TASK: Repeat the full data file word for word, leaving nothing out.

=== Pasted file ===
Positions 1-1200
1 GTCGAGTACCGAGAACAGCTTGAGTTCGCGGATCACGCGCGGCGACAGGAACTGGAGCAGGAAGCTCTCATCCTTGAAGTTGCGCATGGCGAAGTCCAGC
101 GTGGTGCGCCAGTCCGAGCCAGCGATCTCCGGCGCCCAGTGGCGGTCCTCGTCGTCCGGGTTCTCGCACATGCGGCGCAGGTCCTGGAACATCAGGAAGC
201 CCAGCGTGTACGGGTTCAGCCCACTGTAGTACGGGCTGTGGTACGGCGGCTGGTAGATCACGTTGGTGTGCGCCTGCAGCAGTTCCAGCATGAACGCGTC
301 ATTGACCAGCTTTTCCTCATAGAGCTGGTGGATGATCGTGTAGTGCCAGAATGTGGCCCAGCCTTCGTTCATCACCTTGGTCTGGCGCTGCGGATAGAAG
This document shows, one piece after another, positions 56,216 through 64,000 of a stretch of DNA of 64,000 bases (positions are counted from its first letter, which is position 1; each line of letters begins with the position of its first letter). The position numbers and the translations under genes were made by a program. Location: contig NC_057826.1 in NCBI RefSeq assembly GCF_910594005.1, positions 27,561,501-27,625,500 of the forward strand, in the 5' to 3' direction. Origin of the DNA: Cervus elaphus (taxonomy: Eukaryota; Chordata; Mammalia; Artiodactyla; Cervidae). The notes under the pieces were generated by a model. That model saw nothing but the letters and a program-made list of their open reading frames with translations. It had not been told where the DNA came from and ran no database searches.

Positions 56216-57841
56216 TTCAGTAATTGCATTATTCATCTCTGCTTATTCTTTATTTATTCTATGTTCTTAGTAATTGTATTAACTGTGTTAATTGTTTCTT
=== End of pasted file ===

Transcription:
Positions 1-1200
1 GTCGAGTACCGAGAACAGCTTGAGTTCGCGGATCACGCGCGGCGACAGGAACTGGAGCAGGAAGCTCTCATCCTTGAAGTTGCGCATGGCGAAGTCCAGC
101 GTGGTGCGCCAGTCCGAGCCAGCGATCTCCGGCGCCCAGTGGCGGTCCTCGTCGTCCGGGTTCTCGCACATGCGGCGCAGGTCCTGGAACATCAGGAAGC
201 CCAGCGTGTACGGGTTCAGCCCACTGTAGTACGGGCTGTGGTACGGCGGCTGGTAGATCACGTTGGTGTGCGCCTGCAGCAGTTCCAGCATGAACGCGTC
301 ATTGACCAGCTTTTCCTCATAGAGCTGGTGGATGATCGTGTAGTGCCAGAATGTGGCCCAGCCTTCGTTCATCACCTTGGTCTGGCGCTGCGGATAGAAG
This document shows, one piece after another, positions 56,216 through 64,000 of a stretch of DNA of 64,000 bases (positions are counted from its first letter, which is position 1; each line of letters begins with the position of its first letter). The position numbers and the translations under genes were made by a program. Location: contig NC_057826.1 in NCBI RefSeq assembly GCF_910594005.1, positions 27,561,501-27,625,500 of the forward strand, in the 5' to 3' direction. Origin of the DNA: Cervus elaphus (taxonomy: Eukaryota; Chordata; Mammalia; Artiodactyla; Cervidae). The notes under the pieces were generated by a model. That model saw nothing but the letters and a program-made list of their open reading frames with translations. It had not been told where the DNA came from and ran no database searches.

Positions 56216-57841
56216 TTCAGTAATTGCATTATTCATCTCTGCTTATTCTTTATTTATTCTATGTTCTTAGTAATTGTATTAACTGTGTTAATTGTTTCTT